Now what in the world does Mexican food have to do with our trip to Spain?  Well, we’re glad you asked, because we’ll take any opportunity we can to teach a little bit about culture.  You see, back in the day, native Mexican people, the Aztecs, didn’t eat a ton of stuff that we’d recognize today as Mexican cuisine.  They ate a whole lot of beans and corn, which are still staples in Mexican food today, and there were tons of tropical fruits available to the native Indians as well, but the weird stuff was the proteins.  The native people were nomadic, so they didn’t grow many crops or raise livestock, instead their meat came from hunting deer, raccoon, rabbit, armadillo, wild turkey, pigeon, quail, and even turtles, snakes, and frogs.

In the 16th century, Spain was looking to expand their empire.  If they had known that the Aztecs were serving up frogs and pigeons, they might have gone somewhere with better food, but nonetheless, the Americas were soon invaded by conquistadors like Ponce de Leon, Balboa, Coranado, de Soto, and Pizarro. The most important invader, at least for this conversation, was a man named Hernando Cortes.  Cortes showed up in Mexico, where the king, Montezuma, thought he was the reincarnation of a former god.  With Montezuma in his corner, it wasn’t hard for Cortes to conquer the entire civilization.  Bad for the Aztecs, but good for foodies in our time, because Cortes began a blending of Spanish and Aztec cultures that can still be seen in Mexico to this day – language, art, architecture, and even religion are all after effects of the Spanish conquest.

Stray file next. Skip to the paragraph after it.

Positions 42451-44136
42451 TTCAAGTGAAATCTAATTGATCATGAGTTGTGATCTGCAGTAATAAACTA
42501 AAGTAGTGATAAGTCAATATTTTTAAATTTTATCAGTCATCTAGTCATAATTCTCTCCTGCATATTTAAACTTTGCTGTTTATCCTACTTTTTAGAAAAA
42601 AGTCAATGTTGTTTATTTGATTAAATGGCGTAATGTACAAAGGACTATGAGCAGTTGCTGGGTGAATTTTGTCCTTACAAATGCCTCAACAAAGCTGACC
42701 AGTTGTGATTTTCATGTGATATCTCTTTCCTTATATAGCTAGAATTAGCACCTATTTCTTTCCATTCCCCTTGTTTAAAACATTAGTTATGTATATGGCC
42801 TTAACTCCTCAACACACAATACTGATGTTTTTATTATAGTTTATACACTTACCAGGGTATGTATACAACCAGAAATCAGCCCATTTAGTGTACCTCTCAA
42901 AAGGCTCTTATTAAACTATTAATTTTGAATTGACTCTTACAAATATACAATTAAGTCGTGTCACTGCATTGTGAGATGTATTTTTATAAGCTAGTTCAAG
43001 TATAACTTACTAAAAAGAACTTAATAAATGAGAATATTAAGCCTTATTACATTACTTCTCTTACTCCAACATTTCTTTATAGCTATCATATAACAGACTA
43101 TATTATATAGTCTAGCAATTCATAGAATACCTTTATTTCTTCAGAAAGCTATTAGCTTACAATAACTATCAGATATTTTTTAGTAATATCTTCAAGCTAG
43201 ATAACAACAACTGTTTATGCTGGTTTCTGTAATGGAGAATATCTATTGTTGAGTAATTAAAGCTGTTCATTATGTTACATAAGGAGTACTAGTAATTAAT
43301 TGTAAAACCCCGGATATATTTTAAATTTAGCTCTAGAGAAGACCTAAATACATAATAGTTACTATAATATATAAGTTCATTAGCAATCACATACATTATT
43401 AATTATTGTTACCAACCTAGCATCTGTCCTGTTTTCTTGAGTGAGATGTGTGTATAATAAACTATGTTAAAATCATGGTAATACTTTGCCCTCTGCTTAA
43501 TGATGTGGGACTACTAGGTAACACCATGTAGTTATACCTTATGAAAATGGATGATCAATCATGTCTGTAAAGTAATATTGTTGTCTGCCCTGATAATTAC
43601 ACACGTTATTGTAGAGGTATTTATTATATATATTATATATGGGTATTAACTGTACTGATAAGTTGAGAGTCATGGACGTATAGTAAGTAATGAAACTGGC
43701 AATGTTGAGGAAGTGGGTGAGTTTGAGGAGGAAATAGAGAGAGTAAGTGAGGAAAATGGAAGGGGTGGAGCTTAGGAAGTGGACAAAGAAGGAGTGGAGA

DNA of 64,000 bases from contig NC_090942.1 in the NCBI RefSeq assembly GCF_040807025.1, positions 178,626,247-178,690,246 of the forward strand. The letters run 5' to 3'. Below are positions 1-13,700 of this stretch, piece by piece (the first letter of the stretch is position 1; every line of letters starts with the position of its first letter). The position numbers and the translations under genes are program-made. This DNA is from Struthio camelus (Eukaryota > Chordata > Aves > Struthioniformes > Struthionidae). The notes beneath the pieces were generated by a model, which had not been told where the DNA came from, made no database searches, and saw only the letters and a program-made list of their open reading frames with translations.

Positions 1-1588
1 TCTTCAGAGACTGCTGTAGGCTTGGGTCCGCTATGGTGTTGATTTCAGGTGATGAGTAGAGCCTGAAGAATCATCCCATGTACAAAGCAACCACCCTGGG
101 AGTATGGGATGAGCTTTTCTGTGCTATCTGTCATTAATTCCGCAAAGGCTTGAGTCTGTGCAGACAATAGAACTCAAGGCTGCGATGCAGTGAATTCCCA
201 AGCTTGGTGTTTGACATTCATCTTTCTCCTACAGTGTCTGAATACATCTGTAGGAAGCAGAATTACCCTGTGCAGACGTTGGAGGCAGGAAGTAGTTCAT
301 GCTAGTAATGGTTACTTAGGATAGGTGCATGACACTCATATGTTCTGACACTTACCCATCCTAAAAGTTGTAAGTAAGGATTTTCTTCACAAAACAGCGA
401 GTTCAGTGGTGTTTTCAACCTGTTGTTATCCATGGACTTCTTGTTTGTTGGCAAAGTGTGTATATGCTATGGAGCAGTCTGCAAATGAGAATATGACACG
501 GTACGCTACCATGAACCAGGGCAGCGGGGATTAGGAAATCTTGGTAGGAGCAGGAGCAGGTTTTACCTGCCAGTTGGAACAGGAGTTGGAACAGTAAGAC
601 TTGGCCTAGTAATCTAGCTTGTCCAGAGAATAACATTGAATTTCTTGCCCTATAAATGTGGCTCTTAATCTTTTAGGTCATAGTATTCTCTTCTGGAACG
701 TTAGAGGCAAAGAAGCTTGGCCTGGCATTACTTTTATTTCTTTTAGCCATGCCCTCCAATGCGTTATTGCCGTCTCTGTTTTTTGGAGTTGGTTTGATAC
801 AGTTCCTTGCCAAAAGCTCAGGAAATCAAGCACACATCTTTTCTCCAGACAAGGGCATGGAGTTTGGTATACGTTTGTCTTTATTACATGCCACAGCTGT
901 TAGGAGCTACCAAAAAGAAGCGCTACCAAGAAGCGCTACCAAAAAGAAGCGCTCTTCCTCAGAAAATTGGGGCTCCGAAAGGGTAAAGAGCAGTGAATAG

You better believe that food is no different – when you sit down at the table on February 26th at El Palenque, you’re not likely to find any rabbit or deer on the menu, instead, you’ll find chicken, beef, and pork – all livestock animals brought to Mexico in the 1500s by the Spanish.  Now those conquistadors did a few pretty horrible things like genocide and destroying an entire civilization, but hey – they also brought rice, wheat, oil, wine, garlic, olives, apricots and peaches, cheese and dairy products, and spices like coriander, cilantro, and cumin.  Between rice, cheese, and the meats, you’ll be hard pressed to find a dish on the menu that isn’t a little taste of Spain.